Wolves, dogs, oxytocin and man, a fascinating difference between the two canines. Are you a wolf or a dog? Read this!

July 22, 2016

A Japanese study published in the journal Science involving a vast array of modern dog breeds ranging from Golden Retrievers to Schnauzers, Boxers, Poodles, German Shepherds, Pit Bulls . . . went looking for the reason underneath why they are, in fact, man’s best friend. It seems that our four legged friends freely unlock a cascade of oxytocin as they look into our eyes—and we them. The architects of the Japanese study believe this phenomenon is thoroughly the result of centuries of mutual involvement with each other.

      Since the beginning of time dogs and humans were so simpatico that they eagerly sought each other out and through the centuries found themselves in an even more solid relationship predicated upon this fundamental neuropeptide. Evolutionary oxytocin has deepened the emotional bonds of a relationship that clearly transcends both man and beast. Just like any two lovers; mother and a child, lovers, best friends’ oxytocin became not only the symptom but the cause of an extraordinary resonance that jumped species. In other words Fido is looking at you just as much for YOU as he is that biscuit in your hand. Did anyone see the news story a few days ago about the little dog that walked 20 blocks through Cedar Rapids Iowa to find and comfort his ailing owner in the hospital? Watch this video and be ready to cry.

      But not wolves! No love is lost between these fundamentally dissimilar creatures and man. Nor can oxytocin be teased out of wolves. Pavlov notwithstanding, wolves are a whole other creature that can’t afford to make a lot of oxytocin. Their lives, from the dawn of their evolution, have been way too rough. Fundamentally shy, wolves are creatures of prey that have survived on this planet by distrusting any and all creatures beyond their narrow realm of existence—even themselves! Wolves don’t even trust each other—unless its mating season when the oxytocin is flowing. Whereas Fido is taught in his formative months (not years) to trust his adoring master, wolves have never been, nor will they ever be, so privileged. Fido takes for granted that he will be played with, fed, watered, groomed, inoculated, walked, petted, sung to, stroked, scratched on his chest between his front legs, clipped, admired, medicated, bathed, driven to the dog park, sent to special school, baby sat, shall I go on? Oh, I forgot LOVED with all of the oxytocin his master can muster.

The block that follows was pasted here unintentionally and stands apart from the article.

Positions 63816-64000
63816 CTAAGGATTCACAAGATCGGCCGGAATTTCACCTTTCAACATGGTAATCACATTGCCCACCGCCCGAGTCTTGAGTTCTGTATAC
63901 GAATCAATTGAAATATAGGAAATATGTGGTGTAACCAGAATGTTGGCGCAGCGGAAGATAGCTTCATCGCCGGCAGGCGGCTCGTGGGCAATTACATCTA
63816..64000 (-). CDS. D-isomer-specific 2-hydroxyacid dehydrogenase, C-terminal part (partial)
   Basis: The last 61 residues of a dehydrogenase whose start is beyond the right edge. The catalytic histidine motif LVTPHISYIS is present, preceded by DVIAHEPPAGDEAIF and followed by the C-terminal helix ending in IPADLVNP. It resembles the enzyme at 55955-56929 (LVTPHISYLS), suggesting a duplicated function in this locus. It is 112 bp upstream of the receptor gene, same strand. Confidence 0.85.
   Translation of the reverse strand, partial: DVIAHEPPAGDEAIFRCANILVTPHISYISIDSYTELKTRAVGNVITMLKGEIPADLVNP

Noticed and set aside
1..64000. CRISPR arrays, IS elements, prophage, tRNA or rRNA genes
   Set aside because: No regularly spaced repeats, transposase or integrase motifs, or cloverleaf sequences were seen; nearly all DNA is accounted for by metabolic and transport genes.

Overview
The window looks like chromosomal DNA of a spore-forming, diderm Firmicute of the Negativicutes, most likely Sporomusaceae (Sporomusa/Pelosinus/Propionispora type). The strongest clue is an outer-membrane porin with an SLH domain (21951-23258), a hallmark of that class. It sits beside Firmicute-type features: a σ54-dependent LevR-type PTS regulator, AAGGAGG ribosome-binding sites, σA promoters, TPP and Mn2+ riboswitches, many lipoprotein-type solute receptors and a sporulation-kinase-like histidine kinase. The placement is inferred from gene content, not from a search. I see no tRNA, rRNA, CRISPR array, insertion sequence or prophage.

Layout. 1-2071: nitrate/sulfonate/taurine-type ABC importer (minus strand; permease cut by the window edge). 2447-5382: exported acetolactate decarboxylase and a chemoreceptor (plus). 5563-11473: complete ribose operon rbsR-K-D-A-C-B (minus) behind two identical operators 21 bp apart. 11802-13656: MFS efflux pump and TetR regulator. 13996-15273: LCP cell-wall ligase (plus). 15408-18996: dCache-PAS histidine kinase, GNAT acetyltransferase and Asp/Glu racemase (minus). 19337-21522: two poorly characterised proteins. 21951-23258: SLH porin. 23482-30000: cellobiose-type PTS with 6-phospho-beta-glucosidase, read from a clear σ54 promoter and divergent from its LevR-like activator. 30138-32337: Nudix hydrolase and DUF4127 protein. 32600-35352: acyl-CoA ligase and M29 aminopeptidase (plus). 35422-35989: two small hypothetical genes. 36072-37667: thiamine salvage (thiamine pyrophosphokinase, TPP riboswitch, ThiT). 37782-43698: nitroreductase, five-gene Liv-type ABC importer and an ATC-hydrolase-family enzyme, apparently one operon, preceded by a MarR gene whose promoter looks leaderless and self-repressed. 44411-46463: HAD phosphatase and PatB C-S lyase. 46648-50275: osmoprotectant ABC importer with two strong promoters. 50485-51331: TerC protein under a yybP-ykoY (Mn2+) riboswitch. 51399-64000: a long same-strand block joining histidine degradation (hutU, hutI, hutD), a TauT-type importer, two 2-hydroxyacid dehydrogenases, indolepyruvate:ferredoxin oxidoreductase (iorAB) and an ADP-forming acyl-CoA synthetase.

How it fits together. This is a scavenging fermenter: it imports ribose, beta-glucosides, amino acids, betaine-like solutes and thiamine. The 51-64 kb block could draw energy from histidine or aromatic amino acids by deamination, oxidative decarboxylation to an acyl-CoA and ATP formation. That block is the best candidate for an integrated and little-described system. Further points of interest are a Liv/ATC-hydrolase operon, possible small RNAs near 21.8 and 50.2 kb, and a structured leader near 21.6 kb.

Practically every human behavior and emotion you share with your most companionable friends you share with your dog (s). To be sure, for every triple-latte-mocha-wielding, leash-wielding dog “somebody” down at Starbucks, you can bet there is a cup of chilled Evian water waiting on the sidewalk for Fido to knock over. And why not, his loving and oh so attentive master will just fill it again for him.

      After thousands of years of this mutually evolving relationship the human/canine love story is yielding more oxytocin than an Arabian oil field. But, back to wolves. Your boyfriend acting a little disinterested? Here’s another interesting fact about wolves vs. happily domesticated dogs. Did you know that with the exception of mating season, male wolves’ testicles are the size of lima beas? The expression, “All meat and no potatoes comes to mind.” It’s true, male wolves depend on a bitch wolf’s estrus to increase their volume, and their urgency. Aka; grow a pair. Not so our Fido. Fido is—presuming he hasn’t been fixed—ready to go at any time 24/7 just like you’re husband, boyfriend, paramour, fiancé, should be. My point being that if the stresses of modern life is causing the man in your life to be overly aggressive and under attentive in the love department, (betraying thousands of years of evolution) then you should know that whether you are a Golden Retriever, a Schnauzer, a Boxer, a Poodle, a German Shepherd, or a Pit Bull with social issues, nasal oxytocin supplementation has shown scientific results as a trigger to improved social skills, sex, stress reduction, including post-traumatic stress disorder, and general ennui.